What is Zaatar?

Zaatar or Za'tar (zaah-tar) is a noun in the Arabic language and refers to both a Middle-Eastern herb spice mixture and also a distinct herb plant in the mint family.  The herbal plant is referred to in English as bible hyssop or Syrian oregano, but the mixture is just called Zaatar. The mainstay ingredients of authentic Zaatar the mix, include 1) the ground Zaatar herb with the scientific name of Origanum Syriacum which is native to the Middle-East and is believed to be the same Hyssop herb plant in biblical references 2 and combines earthy flavors from thyme, oregano, marjoram, and savory with a peppery finish 2) Sumac powder spice (lemony but without the acidity), and 3) sesame seeds roasted (nutty, crunchy) 4) optional pinch of sea salt.  The texture of an authentic mix should not be that of a fine spice powder, but more course, herbal, fluffy and free flowing, and somewhat nutty from freshly roasted sesame seeds.

Genuine and top-shelf quality ingredients of an authentic Zaatar mix is often difficult to procure and more expensive.  Therefore, most commercial brands use substitutes and fillers to mimic the traditional taste of Zaatar, which results in a wide range of qualities and flavor profiles.

Zaatar has an enduring heritage in the Levant/East Mediterranean region as an essential kitchen table staple because it is simple, delicious and offers many relishes.  It is a condiment that is often enjoyed as a dip with olive oil and bread, a topping on flat breads and bakery items, a seasoning and a herbal spice on many foods. (The Zaatar herbal plant, not the mix, also makes a soothing herbal tea drink that is therapeutic, according to folk medicine in the Levant region.)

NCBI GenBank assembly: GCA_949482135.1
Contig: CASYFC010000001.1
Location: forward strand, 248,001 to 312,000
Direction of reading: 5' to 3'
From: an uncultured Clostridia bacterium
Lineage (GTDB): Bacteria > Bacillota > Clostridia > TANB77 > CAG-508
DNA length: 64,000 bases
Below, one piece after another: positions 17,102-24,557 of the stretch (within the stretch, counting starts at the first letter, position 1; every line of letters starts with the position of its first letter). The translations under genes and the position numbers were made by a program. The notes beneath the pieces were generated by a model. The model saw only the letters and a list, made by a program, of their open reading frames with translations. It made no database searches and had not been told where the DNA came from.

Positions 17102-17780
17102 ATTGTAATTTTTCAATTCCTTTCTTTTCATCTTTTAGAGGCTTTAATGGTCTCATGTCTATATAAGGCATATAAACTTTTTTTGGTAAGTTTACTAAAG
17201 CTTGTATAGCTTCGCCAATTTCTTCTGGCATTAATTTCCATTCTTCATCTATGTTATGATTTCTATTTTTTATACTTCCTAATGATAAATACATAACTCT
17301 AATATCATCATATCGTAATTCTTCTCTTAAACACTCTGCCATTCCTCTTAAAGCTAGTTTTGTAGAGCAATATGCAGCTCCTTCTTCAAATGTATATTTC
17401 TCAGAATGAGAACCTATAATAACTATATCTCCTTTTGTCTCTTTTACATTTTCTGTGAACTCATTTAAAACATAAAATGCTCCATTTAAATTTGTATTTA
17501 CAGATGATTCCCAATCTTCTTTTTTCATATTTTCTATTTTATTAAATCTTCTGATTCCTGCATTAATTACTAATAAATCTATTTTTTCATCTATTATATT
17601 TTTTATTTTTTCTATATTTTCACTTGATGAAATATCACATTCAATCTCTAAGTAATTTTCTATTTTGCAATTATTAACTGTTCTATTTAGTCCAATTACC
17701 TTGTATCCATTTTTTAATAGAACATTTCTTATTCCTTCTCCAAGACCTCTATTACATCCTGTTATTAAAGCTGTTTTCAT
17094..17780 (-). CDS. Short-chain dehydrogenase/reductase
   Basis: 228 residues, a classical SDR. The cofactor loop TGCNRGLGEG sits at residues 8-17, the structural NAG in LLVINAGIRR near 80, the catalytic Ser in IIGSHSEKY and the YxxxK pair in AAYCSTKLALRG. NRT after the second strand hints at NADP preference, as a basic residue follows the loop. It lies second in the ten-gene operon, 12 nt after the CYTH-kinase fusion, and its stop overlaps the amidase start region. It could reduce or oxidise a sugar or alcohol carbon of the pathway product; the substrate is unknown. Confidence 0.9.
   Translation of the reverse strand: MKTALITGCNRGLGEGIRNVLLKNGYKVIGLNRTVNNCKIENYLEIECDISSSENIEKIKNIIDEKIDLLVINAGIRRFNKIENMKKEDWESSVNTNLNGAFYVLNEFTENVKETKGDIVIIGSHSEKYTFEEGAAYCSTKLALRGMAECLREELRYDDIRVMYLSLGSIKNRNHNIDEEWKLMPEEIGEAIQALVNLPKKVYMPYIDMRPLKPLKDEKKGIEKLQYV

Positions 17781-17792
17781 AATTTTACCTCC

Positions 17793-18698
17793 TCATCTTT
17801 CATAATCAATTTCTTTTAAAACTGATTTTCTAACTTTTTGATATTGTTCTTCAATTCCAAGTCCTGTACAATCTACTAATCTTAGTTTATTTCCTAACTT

The easy way to try Zaatar is the Middle Eastern traditional dip with olive oil - dunk fresh bread in quality olive oil then dunk the oil-soaked bread in the Zaatar.  Also, a popular and traditional Zaatar flat bread recipe (Manaesh or Manakish), in Middle-Eastern bakeries is spreading a pasty mix of olive oil and Zaatar on flat breads or pizza dough and is best served piping hot out of an oven (optional toppings may include chopped fine tomatoes, onions, mint leaves), .

 recipes using zaatar mix EatZaatar.com

Because Zaatar is an aromatic, zesty, tangy, lively, and nutty herb and spice blend, it quickly becomes apparent that Zaatar is a versatile condiment that may season and be sprinkled on many foods. Examples include bagel and cream cheese, yogurts, salads, vegetable, eggs, meats, fruit, popcorn, and others.

More recently, Zaatar has experienced creative culinary incarnations in North America beyond its traditional uses in the Middle East. There are a variety of vegetarian and salad Zaatar recipes that use  Zaatar as a dressing, as well as recipes as a rub on certain meats for seasoning and crusts.

What makes Zaatar special is its simplicity. It is non-perishable and can simply remain in a pinch dip bowl along with the olive oil on kitchen counters to be enjoyed anytime as side food, a condiment, or main meal with bread and olive oil when there's nothing else to eat!
zaatar bread manakesh zatar flat bread pita bread recipe

Not all "Zaatar" is Zaatar, so to speak..